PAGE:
Comment from a communications expert

Some advice from a highly respected professional on the need for a timely response from the LGBTQ community to breaking news.  This regards the Rick Warren situation, but certainly applies to local, regional and statewide issues as well.  This sums up exactly what went wrong when the State Legislature announced a Pittsburgh based hearing on the Marriage Protection Amendment last spring — an uncoordinated, slow response to disseminate information and a failure to utilize contacts in the new social media.  We MUST do a better job and capitalize on the groundswell of grassroots energy by strategically responding so we can control the dialogue.  I hope Equality Advocates under new leadership will take a statewide approach to coordinating this infrastructure. 

We don't need more groups.  We need to invest our more precious resource — ourselves — into the existing groups to give them the tools they need to be more effective.  If you are feeling jazzed by Join the Impact, I implore you not to start a new Pittsburgh chapter or a new group period.  Get yourself to a Steel City Stonewall or a Gertrude Stein Club meeting.  Join the PFLAG Advocacy committtee.  Find out what's happening in the loosely organized LGBTQ faith communities around advocacy.  Join the Pride Committee.  Help organize the Dyke March. Then bring those folks to the Join the Impact events.  Join the Impact should be a TOOL, not a new organization.  The title says it all … JOIN, not START an impact.  We need you! 

In all breaking news events, quickness of response is key – as are the fit of the identity of the responder and the content of the response to the context of the issue.

HRC did a great job of getting out there early on the Warren selection and was henceforth quoted widely – however, their first response was from a solely secular perspective when a voice from the LGBT faith community should at least have been included. Later on (or so it appeared anyway), HRC involved Harry Knox, but – by then – Joe’s quote was all the media was using.

In a vacuum of voices from within the faith community, my first piece on HuffPo ( received a lot of attention and was widely quoted (especially the “act of spiritual violence” part of my post which was quoted on NPR and a couple of other mainstream outlets including the Austin Statesman, picked up widely on the blogs, and resulted in my being interviewed on CNN and invited to do the piece on Again, this was because my piece was quick out of the box.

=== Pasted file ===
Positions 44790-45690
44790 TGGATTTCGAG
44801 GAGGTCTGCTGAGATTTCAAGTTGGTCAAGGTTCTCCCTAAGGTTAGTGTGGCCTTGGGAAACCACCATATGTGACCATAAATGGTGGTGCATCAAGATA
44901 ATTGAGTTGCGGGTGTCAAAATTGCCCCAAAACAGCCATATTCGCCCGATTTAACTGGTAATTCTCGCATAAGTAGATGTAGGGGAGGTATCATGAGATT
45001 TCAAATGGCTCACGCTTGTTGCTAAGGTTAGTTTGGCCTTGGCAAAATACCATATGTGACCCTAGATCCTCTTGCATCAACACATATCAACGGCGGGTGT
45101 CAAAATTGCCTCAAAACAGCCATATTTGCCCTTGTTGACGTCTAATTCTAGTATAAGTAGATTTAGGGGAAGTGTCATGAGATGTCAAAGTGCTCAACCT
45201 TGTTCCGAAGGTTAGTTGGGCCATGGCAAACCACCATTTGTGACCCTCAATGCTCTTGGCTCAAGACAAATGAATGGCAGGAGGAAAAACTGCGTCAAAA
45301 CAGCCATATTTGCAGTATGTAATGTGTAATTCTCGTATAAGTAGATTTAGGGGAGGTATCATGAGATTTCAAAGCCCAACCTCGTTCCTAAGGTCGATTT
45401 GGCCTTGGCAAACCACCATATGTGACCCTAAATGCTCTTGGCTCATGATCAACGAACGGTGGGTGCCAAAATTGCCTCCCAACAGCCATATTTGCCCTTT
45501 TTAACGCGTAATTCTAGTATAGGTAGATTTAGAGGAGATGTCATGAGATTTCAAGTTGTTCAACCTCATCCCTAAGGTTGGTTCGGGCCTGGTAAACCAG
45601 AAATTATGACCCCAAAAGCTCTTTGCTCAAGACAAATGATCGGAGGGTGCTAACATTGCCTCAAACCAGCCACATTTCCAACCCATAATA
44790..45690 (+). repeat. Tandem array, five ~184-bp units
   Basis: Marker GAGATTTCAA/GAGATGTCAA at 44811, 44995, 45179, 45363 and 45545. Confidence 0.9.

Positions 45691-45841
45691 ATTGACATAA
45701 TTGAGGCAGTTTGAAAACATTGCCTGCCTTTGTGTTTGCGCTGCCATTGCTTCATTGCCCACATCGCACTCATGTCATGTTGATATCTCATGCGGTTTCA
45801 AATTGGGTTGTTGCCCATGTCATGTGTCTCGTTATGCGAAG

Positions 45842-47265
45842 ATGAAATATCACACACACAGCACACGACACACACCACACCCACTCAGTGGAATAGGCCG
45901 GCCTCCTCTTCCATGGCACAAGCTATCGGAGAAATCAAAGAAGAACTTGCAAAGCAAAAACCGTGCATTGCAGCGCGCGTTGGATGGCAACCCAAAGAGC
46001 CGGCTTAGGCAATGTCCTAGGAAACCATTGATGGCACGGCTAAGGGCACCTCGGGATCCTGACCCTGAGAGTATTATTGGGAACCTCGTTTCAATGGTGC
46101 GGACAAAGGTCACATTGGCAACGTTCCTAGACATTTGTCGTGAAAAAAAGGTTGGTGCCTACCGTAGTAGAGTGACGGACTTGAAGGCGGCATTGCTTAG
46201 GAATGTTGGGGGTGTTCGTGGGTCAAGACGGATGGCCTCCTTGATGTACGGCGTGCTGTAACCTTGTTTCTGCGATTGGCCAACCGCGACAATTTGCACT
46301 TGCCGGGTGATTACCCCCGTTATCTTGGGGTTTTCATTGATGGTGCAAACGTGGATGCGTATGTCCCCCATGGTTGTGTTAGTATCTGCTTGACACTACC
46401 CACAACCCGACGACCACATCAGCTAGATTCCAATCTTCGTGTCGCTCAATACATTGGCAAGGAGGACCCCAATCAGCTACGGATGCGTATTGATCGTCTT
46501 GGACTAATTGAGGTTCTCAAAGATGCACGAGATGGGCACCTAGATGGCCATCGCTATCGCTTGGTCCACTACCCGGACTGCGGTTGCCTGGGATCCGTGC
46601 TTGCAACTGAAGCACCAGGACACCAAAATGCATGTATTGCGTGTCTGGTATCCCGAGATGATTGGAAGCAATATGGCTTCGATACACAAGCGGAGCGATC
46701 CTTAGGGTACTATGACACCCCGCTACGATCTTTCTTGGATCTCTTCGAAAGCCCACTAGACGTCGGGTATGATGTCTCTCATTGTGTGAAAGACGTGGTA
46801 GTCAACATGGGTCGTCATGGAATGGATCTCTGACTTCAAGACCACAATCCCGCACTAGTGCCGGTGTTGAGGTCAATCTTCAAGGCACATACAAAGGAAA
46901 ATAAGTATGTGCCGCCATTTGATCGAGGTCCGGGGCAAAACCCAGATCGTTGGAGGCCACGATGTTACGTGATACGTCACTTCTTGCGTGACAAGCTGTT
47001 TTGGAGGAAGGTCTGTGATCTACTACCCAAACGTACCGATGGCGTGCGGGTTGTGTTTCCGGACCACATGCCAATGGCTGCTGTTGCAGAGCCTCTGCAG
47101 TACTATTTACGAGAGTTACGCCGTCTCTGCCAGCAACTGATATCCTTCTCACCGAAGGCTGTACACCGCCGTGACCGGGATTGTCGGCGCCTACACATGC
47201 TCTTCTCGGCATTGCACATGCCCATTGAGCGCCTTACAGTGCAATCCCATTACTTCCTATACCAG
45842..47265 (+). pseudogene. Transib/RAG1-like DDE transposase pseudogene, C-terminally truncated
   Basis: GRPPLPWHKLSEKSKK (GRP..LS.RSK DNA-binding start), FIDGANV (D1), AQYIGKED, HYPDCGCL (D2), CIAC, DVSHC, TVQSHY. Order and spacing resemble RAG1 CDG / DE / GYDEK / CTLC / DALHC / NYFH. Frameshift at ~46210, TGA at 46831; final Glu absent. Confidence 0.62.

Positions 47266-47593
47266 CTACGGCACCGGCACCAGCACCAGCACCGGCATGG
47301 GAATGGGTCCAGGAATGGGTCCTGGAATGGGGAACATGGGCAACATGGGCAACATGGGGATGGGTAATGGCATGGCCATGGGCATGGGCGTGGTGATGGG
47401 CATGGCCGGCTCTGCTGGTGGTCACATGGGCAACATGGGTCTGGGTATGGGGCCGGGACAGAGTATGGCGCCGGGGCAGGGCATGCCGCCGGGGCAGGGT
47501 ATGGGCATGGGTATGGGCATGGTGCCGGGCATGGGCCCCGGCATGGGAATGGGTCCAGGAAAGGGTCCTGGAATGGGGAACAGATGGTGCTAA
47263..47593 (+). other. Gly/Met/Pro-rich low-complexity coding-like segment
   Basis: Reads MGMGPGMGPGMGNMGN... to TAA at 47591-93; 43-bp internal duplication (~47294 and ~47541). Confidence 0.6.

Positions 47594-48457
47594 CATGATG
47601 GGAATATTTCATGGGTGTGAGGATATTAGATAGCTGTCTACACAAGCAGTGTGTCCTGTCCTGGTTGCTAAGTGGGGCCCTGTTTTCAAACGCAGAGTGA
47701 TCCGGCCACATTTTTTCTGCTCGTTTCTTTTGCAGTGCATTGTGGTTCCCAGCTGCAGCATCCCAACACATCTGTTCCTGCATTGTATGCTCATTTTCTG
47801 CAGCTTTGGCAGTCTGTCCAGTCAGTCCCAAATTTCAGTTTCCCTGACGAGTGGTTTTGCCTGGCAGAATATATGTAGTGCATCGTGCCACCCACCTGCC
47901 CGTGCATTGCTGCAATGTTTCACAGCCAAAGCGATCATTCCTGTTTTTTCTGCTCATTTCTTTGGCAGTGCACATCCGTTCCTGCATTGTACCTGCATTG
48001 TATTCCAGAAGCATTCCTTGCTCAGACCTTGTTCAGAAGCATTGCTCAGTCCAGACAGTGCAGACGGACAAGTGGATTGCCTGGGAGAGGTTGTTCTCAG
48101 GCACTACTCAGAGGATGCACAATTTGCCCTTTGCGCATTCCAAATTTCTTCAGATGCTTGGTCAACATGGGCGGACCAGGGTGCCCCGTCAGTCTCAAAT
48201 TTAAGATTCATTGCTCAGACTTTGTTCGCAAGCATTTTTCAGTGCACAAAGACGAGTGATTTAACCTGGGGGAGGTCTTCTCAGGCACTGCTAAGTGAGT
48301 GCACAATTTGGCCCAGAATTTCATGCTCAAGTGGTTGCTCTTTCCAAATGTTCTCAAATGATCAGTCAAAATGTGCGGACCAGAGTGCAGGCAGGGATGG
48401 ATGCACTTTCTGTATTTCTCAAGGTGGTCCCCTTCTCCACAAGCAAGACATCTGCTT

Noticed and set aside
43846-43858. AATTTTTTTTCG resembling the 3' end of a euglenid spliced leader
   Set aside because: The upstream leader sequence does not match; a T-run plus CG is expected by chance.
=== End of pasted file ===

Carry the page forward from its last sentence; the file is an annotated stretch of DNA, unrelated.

On the other hand, Integrity had a wonderful response – including being able to offer suggestions of alternative Evangelical representatives who could have been selected – but it was three days after the fact and got no play.

Given that one of our primary battlegrounds is going to continue to be around issues of faith, we need to strengthen to communications capacity of our voices from within the LGBT faith community. That is a primary lesson we can take away as a community from the Warren situation, and it can be applied at the national, state and local levels with the respective levels of media.


Leah McElrath, Managing Partner
Renna Communications*
Washington, DC | New York, NY
917.757.6391 cell



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  • Dear Leah Please come to Pittsburgh and bring some communication skills with you. Not only do we not have a message. We don't have any messengers. Just names. And a lot of hot air. People either want to be the media (like Sue) or want to be elected to office (like that guy from Steel City who looks like Sean Penn). But no one wants to lead US. They just want to USE us to get ahead. Fucking bullshit. Pittsburgh is a pit. We are going to look like idiots when that big political gay conference comes to town.

  • 1. What big political gay conference? Netroots Nation? It's not gay only.
    2. If you want to be lead, why don't you get involved? I went to the last SCSD meeting, and was one of less than 10 in the room. Hard to build a movement out of 10 willing to serve.
    3. I never saw anyone at SCSD who looked like Sean Penn. More's the pity.
    4. Sue, for better or worse, is the only functioning gay media in this city. Trust me, you want her to fill this role.
    5. Buck up, dude! It's getting better all the time! Watch out for ways to participate, and take them up! It's not about hero worship, or charismatic leaders, it's about individuals willing to work for the common good. It takes a few at the top to provide some framework for positive action, but it mostly takes people willing to do that hard work political activism requires. The revolution will not be televised. This is not the movies.

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